What if it’s the right one?

The Bruins have been the better team in this series because they’re just better. If you’re a Leafs fan, is that good news or bad?

In one sense, it’s a good thing. If the Bruins are just better, then at least we don’t have to beat all the old narratives into the ground again. Maybe this Leaf team isn’t fundamentally broken inside. It’s not about the shambles in their brains. There isn’t something fundamentally wrong with the entire organization, top to bottom, the way it so often feels like. They’re just a good team that keeps running into better ones. They’re losing because they’re just not quite as good as the other guys, just like in the first round in 2022 and 2019 and 2018 and 2017, and probably 2023 too if we’re being honest. Even the 2020 team went into that weird bubble qualifier tied with the Columbus Blue Jackets in the standings. The only series they’ve lost to a team they were clearly better than was the 2021 disaster against Montreal. All the other times? Maybe the best team won, and the Leafs weren’t it.

That’s reassuring for a Leafs fan in a weird kind of way because at least it makes sense, and it means this isn’t all happening because the hockey gods hate us. And best of all, we know that the better team doesn’t always win, so there’s even hope.

That’s the optimist’s view, I guess. The other side of the coin feels more grim. This Leafs team has been a work in progress for eight years. They did everything you’re supposed to do. They committed to a rebuild, then they openly tanked when it made sense, then they got lucky in the lottery, then they hit home runs on all their high picks, then they lured the big-name free agent and had the veterans lining up to take hometown discounts. They hired the smart young GM and eventually found the up-and-coming coach. They’ve done a great job of finding cheap depth. They’ve spent the last few years trading away draft picks for the final pieces of the puzzle. They never panicked. They trusted the process.

What if after all that, they’re still just not good enough? Not because of what’s happening in their heads or their hearts, but because all the pieces just don’t sum up to enough of a whole. Leaf fans have been waiting for the light bulb to go off for these guys, and I guess it’s possible that it still could. We know that they don’t bring their A-game anywhere near often enough, especially in the playoffs, and we all go on and on about it because we assume that it matters. What if it just doesn’t? What if their best game still wouldn’t be enough because their best can’t match what the true contenders could do?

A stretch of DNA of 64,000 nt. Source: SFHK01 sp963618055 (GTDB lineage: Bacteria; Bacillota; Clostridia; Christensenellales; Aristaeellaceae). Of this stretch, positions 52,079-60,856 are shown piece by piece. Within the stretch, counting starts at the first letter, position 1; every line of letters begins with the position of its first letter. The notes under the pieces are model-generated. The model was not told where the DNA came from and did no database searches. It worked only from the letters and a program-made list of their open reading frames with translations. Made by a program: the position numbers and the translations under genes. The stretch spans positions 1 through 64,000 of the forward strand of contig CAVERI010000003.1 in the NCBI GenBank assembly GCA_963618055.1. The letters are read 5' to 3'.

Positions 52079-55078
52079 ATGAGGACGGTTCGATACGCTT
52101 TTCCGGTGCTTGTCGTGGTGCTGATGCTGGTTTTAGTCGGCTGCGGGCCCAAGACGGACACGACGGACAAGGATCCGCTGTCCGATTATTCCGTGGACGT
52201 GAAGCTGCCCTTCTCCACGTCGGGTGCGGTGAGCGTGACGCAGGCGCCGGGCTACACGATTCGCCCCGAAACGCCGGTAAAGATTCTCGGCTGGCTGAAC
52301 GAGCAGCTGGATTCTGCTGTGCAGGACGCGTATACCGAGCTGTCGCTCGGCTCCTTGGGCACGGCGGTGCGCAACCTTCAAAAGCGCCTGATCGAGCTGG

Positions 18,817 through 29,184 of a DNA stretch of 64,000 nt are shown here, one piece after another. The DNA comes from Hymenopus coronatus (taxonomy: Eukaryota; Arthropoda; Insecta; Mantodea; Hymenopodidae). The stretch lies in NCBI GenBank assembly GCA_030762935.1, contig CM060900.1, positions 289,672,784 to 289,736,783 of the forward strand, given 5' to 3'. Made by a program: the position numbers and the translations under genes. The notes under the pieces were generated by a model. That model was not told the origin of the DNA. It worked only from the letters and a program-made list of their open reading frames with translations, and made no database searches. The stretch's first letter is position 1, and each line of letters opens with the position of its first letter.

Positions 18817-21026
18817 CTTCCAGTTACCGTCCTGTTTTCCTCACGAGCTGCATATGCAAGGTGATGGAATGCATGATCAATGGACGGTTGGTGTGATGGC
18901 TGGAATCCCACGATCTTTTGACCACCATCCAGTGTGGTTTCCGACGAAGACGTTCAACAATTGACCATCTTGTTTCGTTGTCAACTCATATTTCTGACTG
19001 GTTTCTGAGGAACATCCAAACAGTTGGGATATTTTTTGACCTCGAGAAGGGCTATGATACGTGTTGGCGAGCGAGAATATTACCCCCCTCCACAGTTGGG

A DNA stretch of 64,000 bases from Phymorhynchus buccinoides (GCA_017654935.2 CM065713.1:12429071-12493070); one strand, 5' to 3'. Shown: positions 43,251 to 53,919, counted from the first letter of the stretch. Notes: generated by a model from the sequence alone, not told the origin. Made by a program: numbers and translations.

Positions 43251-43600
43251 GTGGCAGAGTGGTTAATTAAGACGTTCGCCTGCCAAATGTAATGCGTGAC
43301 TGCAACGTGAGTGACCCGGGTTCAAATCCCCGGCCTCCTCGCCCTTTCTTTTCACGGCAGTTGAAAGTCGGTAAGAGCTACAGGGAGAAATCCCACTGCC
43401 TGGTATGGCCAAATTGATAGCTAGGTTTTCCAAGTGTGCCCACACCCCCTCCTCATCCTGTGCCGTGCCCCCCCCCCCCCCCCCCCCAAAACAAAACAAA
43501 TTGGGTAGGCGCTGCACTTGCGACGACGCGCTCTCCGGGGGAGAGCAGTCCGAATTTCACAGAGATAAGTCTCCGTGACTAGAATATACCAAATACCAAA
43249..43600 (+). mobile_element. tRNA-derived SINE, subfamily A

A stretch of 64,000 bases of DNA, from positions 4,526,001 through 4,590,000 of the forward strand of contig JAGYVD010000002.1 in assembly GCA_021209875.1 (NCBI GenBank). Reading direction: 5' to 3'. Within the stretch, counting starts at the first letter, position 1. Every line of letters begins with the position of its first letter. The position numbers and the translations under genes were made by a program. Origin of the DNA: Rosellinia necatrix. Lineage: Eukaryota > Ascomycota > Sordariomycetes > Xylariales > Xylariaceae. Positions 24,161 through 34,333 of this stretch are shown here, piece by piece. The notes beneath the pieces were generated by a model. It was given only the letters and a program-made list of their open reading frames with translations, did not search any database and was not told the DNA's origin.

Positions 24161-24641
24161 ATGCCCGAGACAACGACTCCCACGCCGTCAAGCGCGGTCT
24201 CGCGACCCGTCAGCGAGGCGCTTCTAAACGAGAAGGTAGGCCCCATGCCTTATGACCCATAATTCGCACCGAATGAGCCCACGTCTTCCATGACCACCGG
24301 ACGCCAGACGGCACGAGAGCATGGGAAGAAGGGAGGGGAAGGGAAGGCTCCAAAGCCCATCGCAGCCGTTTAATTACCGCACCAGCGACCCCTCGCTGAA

That doesn’t let the organization off the hook for the rest of it. Yes, it’s possible that the entire strategy behind how the team was built and cap was allocated was fatally flawed. Maybe there’s a big difference between a team built for the season and one built for the playoffs. And it’s almost inarguable at this point that some of the players just can’t raise their game when it matters. Extending Sheldon Keefe and turning the power play over to Guy Boucher seem like disastrous decisions now. And when we said the Leafs couldn’t keep going into every playoff matchup with the second-best goalie in the series, maybe we should have clarified that that didn’t mean trying it with the third-best instead.

And yes, maybe those brain-shambles are real after all. Maybe the ghosts are too scary. Maybe the hockey gods really do hate us. Maybe we’re all cursed.

But for now, it doesn’t even have to be that complicated. Two teams are facing off in a playoff series, and the better team is winning.

Not the flashier team. Not the team with the most jaw-dropping numbers. Not the team where all the key pieces have the biggest contracts they could get. Not even, necessarily, the better collection of individual players. Just the better team. That’s it. That’s the end of the story.

It will be the end of this Leafs team, too, and I can’t imagine there’s a single Leafs fan left who’ll have a problem with that. But when the firings start, and the trade rumors swirl and the whole thing finally gets detonated a full three years after it needed to be, let’s try not to get carried away with the narratives. They weren’t cursed, and they weren’t snake-bitten, and they weren’t denied a destiny they deserved.

They just weren’t good enough. They never were.

(Photo of Max Domi and John Tavares: Frank Gunn / The Canadian Press via The Associated Press)